On 23 September 1940, as a response to the changing nature of war that the Second World War had brought about, George VI announced the creation of the George Cross. Ranking alongside the Victoria Cross, it would recognise supreme gallantry away from the heat of battle – behind the front line and in civilian situations.

From the beginning, those who risked or lost their lives in bomb disposal were at the forefront of the minds of those issuing the award – and amongst the very first awarded were those to Robert Davies and George Wylie for their bravery removing an unexploded bomb close to St Paul’s Cathedral. Today it is still these bomb disposal men, who face the possibility of death on a daily basis, who are so often the recipients of the award, with Olaf ‘Oz’ Schmid the most recent recipient. Schmid spent five months in Helmand Province and defused over seventy improvised explosive devices. He lost his life in October 2009.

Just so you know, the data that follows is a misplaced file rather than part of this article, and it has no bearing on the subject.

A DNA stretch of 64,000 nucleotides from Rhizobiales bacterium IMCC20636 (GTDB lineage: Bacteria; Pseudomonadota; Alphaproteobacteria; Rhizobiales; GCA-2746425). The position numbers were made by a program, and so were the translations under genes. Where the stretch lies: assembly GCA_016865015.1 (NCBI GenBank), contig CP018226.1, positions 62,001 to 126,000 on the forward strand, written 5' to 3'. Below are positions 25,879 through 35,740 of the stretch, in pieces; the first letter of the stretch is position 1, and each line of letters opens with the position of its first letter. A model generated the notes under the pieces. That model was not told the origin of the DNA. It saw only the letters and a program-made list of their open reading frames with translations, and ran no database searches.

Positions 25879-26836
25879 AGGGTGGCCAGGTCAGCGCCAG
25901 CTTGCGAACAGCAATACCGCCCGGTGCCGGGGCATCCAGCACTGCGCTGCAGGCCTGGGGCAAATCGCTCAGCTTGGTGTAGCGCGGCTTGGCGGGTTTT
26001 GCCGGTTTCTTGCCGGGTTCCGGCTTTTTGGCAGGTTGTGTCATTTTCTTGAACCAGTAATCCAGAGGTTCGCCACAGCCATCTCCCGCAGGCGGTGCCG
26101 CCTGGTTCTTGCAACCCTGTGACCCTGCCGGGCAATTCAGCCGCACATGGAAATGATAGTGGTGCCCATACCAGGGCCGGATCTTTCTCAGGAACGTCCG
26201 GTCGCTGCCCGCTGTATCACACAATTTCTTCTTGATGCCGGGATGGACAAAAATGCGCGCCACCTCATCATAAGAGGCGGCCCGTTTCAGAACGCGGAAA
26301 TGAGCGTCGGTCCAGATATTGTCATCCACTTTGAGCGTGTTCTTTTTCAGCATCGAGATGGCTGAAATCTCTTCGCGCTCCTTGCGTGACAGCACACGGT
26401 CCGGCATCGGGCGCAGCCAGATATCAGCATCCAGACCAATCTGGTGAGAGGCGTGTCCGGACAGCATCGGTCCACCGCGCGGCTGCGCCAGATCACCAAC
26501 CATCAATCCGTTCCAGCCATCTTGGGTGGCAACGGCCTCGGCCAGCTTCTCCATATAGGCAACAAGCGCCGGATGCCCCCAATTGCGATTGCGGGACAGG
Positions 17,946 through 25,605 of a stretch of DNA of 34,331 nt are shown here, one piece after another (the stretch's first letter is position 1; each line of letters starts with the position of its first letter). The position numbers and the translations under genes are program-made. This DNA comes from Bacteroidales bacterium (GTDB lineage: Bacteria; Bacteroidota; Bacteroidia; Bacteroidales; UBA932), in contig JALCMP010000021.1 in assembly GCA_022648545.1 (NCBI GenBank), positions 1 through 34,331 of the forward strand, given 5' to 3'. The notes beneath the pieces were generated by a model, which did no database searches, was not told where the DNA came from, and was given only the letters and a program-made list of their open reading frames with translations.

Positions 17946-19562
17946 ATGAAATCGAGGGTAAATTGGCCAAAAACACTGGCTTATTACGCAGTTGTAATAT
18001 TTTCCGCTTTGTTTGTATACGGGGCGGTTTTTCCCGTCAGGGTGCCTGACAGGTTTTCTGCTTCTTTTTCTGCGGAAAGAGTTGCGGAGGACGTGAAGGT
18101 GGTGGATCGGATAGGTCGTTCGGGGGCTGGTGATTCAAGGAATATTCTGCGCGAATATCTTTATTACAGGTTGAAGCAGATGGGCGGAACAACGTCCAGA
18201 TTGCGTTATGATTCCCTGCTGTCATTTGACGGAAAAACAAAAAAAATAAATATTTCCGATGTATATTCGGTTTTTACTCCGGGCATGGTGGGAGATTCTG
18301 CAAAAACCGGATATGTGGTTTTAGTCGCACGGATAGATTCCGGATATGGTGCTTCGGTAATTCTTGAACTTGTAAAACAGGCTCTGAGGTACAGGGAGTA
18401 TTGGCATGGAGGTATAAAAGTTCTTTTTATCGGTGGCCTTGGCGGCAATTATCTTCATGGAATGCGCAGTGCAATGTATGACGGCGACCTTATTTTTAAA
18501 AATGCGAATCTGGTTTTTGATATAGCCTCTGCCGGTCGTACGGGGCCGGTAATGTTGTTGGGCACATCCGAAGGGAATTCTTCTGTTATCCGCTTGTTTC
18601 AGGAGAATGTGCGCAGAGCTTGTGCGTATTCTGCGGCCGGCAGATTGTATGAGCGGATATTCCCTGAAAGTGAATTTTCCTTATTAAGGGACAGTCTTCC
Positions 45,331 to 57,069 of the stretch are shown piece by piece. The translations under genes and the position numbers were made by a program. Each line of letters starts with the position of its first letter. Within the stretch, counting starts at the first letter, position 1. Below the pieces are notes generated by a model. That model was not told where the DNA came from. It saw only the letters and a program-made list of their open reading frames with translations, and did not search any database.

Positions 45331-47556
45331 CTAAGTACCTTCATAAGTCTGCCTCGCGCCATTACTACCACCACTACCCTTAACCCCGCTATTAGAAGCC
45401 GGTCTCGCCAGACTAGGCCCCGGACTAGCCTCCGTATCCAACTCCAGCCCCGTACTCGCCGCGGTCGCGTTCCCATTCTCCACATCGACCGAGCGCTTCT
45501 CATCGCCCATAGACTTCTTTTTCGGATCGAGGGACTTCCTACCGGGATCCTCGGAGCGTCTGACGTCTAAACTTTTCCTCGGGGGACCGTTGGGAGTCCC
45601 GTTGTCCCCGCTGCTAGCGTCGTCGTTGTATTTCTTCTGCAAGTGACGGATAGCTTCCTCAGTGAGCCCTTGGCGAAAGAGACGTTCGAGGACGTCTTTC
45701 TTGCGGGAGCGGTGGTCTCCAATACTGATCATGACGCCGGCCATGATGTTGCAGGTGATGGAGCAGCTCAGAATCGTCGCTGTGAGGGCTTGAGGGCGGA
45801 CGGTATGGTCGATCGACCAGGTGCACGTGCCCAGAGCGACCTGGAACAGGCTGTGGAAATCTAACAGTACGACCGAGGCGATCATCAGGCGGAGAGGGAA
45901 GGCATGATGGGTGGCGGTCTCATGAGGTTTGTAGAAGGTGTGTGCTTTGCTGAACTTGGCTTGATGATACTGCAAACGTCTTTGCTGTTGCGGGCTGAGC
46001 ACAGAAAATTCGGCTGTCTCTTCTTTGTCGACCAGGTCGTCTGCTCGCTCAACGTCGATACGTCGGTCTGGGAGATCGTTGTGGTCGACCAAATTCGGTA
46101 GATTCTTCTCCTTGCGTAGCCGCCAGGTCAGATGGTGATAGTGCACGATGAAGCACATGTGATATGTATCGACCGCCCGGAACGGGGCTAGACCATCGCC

Since its inception, 161 awards have been made across the Commonwealth and, of these, 110 have been to service personnel and 51 have been to civilians. Those civilians have come from walks of life as diverse as police officers, train drivers, journalists and teachers, and have included four women as well as two collective groups – the people of Malta in 1942 and the Royal Ulster Constabulary in 1999. The very first recipient Thomas Alderson typified the bravery that George VI wanted to commemorate – an ARP leader in the Blitz, he led a series of dangerous below-ground searches, while the air-raids were still continuing, in his home town of Bridlington, with little concern for his own safety.

George Cross Heroes was also made into a four-part series shown on Discovery History.

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